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Best Advise for Newbies
As beginners to the world of DSL photography what has been the best advises some one has given whether it's been on this forum, from a friend, professional or who ever you may of asked in regards to taking photographs...

Comments (9)

Hi Motown.

For me it is slow down, too often we see something take the photo then see something else take the photo. Then we get back download our photos and go hmm they look OK but not super..

So take a second/minute/hour to STOP look at what you are about to photograph and ask yourself what are you trying to photo then focus on getting that the best you can..

Of course with sport and fast moving things sometimes you have to just shoot quick, however nearly all of the great shots are not from people just taking a shot. They have prepared, position got the right settings and then got the money shot..

In summary SLOW DOWN.

RegardsAus.

Please visit my gallery at - http://djgphoto.zenfolio.com/..

Comment #1

I don't know how often I see something like: I want something that will let me shoot wildlife from 800 yards, portraits, landscape, indoor sports, and low light without flash or tripod and my budget is $500..

Well, I want to win the Indy 500, but that isn't going to happen either..

From there my advice becomes - pick a budget, and get the best gear that comes closest to meeting your most important needs and use that as a starting point to grow your system. And don't expect good results. If you're really a noob - your photos are going to suck. They may even look good to you, but a year down the road you'll look back at them and say "What was I thinking?!" Photography is a learning process. The more you experiment, the more you learn, and hopefully the better you get..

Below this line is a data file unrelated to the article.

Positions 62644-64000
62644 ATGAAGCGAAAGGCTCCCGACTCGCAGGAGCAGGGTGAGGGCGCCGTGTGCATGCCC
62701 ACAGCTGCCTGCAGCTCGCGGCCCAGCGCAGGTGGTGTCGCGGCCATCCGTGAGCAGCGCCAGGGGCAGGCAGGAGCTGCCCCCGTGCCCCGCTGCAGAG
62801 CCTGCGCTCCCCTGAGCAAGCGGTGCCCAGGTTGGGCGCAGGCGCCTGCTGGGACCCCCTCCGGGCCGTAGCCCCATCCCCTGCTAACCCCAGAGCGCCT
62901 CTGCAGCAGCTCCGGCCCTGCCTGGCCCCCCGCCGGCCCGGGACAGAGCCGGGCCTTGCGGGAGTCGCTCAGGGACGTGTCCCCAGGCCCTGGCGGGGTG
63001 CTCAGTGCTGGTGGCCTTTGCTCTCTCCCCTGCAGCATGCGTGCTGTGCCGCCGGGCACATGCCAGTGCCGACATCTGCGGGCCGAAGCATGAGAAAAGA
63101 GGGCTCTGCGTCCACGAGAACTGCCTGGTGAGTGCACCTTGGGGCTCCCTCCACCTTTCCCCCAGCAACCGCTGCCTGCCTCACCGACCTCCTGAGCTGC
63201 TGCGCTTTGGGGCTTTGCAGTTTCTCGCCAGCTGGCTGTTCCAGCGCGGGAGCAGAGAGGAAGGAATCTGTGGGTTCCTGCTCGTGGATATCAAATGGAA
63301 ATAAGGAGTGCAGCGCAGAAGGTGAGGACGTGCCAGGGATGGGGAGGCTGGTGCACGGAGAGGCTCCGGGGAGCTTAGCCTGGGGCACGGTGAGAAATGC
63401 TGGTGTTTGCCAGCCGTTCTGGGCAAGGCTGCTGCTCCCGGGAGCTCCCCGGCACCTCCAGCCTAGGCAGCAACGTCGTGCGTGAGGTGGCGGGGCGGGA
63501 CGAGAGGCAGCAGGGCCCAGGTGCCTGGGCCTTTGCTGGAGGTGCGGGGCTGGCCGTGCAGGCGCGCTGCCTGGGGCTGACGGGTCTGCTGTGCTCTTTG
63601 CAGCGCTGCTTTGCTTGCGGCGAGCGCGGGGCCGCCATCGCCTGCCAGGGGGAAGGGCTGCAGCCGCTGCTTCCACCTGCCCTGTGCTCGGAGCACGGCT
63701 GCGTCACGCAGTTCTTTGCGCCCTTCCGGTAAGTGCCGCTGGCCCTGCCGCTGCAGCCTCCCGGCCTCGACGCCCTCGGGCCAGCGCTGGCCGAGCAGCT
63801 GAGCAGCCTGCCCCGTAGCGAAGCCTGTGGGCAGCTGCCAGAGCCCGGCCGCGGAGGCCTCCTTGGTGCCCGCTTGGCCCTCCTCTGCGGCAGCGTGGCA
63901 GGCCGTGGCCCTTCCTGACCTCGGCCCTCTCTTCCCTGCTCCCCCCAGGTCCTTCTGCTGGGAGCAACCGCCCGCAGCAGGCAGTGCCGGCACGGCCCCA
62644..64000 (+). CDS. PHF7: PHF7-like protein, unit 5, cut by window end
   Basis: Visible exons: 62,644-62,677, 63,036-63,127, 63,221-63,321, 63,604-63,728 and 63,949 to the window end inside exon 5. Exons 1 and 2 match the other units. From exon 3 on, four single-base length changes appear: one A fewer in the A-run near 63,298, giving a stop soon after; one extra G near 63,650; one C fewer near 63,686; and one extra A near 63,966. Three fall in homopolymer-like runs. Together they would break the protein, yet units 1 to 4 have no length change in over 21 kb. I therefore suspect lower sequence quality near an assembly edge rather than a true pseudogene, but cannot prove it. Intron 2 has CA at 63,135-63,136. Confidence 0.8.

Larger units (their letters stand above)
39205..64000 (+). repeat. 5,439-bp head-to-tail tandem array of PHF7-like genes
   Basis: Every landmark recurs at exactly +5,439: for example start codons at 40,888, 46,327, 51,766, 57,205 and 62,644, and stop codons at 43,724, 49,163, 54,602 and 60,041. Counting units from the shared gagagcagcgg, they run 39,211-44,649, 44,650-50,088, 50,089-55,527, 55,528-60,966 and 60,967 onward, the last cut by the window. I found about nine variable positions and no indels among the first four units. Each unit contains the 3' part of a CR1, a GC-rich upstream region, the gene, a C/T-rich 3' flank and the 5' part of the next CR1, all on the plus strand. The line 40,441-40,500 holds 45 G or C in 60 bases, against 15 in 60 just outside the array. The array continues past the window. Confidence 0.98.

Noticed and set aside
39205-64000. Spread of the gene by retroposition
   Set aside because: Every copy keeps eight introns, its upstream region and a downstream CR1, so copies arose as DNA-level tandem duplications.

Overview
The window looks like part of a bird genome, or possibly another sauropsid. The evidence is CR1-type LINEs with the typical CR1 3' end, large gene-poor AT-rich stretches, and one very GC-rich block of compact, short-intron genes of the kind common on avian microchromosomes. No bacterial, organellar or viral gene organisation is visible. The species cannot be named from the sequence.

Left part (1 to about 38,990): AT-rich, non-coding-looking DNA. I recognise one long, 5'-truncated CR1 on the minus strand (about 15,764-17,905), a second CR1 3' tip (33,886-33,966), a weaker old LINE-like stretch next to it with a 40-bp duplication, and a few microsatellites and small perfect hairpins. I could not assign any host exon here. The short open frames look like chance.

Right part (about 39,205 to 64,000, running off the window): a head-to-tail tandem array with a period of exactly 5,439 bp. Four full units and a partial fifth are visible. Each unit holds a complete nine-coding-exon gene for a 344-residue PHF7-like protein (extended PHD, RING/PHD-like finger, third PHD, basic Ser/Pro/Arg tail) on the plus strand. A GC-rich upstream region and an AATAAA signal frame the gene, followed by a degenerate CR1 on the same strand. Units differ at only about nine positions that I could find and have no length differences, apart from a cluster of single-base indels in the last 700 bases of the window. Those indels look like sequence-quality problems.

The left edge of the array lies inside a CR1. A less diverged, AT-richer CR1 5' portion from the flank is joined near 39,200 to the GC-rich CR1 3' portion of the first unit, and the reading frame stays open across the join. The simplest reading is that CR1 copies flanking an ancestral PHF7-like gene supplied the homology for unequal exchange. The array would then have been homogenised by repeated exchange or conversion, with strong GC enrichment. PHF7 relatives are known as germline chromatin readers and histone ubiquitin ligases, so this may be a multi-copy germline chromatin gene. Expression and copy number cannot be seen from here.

And one final word of advice: Don't go shoot a wedding - it is too important a day for the bride and groom to be entrusted to you..

And one final, final word... have fun - that's the most important thing..

Some cool cats that can use your helphttp://www.wildlife-sanctuary.org.

Even if you can't donate, please help spread the word...

Comment #2

I understand the wedding thing I was asked to take shotsof my future Brother in laws upcoming wedding and I quickly turned down as I didnt want to take photos that sucked..I guess one could ask "What makes a Great Picture" then...

Comment #3

I have been a newb since November when I bought my XTi. The best advice I have gotten is...Have fun, learn your style, take tons of photos then decide what more expensive equipment to invest in. It is very easy to get caught up in the newer better teck stuff. Just check out the Canon 350-400D forum..

What makes a good photo...one you are happy with and proud of!!!!!.

Go out and have some fun!!!!!!!..

Comment #4

I think the first reply hit it on the nail - take your time! It'll save you about 9 months of learning this... Your photos may still suck, but a good photo isn't just pointing the camera at something and pulling the trigger; it is really "looking" at the image that appears in your view finder, and thinking, is that really what I wanted to capture? Is there a trash can in the picture, is it straight, if you pan to the right, left, up or down, would that make a better picture? Zoom in, out, to capture what you really want? ... and then, squeezing the trigger steadily..